How La Niña’s icy grip may bolster China’s resolve in the South China Sea

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As defined by the US’ National Oceanic and Atmospheric Administration, La Niña is “a natural ocean-atmospheric phenomenon marked by cooler-than-average sea surface temperatures in the central Pacific Ocean near the equator.” That lends itself to a colder winter in China and by extension to higher energy use for heating.
China’s changing energy mix can only reinforce Beijing’s determination to secure its presence in the seaways of the South China Sea
 
Colder weather conditions and higher demand for energy for heating, coupled with China’s drive to curtail air pollution by reducing its dependency on coal as an energy source, has led to a spike in the country’s demand for liquefied natural gas (LNG) as an alternative fuel source.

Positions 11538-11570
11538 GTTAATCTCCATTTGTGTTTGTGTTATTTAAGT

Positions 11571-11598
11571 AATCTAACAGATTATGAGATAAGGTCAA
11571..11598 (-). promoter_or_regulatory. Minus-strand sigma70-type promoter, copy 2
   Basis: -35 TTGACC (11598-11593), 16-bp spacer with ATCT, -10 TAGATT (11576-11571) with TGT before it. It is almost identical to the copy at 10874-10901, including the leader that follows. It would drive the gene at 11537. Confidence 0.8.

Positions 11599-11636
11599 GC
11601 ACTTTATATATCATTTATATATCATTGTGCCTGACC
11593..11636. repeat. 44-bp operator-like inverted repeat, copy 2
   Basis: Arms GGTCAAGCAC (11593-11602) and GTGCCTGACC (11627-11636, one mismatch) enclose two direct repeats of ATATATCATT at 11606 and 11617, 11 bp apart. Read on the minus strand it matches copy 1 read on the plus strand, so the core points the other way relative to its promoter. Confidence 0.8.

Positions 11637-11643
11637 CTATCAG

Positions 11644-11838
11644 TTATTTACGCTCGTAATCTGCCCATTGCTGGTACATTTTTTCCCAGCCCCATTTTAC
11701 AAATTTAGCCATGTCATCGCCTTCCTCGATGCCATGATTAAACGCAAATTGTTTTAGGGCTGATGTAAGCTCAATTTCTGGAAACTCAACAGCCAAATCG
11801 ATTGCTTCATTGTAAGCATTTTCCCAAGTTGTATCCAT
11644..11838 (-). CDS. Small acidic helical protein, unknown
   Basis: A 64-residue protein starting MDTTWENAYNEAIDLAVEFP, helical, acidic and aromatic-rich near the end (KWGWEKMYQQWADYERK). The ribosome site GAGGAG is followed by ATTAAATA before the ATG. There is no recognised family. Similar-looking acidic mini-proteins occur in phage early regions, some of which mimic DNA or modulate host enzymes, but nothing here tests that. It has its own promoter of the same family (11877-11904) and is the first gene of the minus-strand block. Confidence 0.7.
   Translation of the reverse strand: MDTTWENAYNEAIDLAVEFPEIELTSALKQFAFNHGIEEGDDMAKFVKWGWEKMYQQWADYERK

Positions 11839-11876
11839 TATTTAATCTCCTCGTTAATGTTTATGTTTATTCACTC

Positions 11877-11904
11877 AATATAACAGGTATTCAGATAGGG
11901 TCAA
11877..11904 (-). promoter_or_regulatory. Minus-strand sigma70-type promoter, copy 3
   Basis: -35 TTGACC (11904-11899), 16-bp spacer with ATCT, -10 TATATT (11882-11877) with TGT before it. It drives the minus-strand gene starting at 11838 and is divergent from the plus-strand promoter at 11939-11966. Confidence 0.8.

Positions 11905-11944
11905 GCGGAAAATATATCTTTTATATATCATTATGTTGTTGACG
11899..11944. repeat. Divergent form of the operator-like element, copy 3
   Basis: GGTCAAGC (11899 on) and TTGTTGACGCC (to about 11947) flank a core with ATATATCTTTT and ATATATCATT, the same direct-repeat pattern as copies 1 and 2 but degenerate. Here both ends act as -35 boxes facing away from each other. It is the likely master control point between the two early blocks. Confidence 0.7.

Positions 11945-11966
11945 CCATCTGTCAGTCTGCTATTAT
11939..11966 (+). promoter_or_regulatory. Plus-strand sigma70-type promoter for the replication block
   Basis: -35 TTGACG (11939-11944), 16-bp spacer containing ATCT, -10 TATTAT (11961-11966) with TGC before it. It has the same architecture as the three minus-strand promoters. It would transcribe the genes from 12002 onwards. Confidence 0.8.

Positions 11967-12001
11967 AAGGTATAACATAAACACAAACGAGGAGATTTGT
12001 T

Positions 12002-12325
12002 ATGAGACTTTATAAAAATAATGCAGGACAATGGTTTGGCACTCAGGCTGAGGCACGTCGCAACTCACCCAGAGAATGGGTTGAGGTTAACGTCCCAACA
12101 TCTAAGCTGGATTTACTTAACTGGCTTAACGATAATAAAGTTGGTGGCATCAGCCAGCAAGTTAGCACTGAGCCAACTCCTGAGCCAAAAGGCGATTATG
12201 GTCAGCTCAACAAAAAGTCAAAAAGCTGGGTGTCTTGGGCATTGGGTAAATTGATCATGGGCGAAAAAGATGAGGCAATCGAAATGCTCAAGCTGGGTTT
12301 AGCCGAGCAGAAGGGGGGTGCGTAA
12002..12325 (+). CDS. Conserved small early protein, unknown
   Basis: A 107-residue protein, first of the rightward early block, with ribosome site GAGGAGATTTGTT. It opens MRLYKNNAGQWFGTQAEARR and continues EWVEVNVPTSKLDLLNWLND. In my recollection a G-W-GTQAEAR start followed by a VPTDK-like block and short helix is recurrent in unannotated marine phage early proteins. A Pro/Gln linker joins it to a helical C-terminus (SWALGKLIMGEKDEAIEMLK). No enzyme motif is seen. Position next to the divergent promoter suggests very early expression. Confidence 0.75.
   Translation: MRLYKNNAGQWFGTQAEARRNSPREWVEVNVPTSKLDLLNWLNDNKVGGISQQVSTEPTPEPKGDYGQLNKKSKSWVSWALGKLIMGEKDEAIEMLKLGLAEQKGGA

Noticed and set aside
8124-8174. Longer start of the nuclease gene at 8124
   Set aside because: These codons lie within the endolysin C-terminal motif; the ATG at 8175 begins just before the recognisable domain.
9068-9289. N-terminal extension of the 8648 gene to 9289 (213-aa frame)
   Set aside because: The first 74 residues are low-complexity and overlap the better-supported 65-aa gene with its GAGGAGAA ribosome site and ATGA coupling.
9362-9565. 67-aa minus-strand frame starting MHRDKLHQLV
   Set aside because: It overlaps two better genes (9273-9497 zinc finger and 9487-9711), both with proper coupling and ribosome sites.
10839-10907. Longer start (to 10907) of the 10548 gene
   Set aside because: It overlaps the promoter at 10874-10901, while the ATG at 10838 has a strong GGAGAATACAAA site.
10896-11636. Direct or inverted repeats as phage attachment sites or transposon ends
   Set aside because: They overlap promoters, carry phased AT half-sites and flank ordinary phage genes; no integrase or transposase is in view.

Why winter heating crisis will not stop China’s dash for gas
 
That increase in Chinese demand has, in turn, helped drive up both the spot price for LNG and the rates for hiring the tankers by which that energy is delivered.
 
Strong demand from China has helped to push up the spot price for the Asia-delivery LNG benchmark. As the Post reported on Saturday, data from China’s national bureau of statistics showed the price of LNG in the first 10 days of December reached 6,967 yuan per tonne (US$1,053), representing a 23.6 per cent increase when compared with the last 10 days of November.
 
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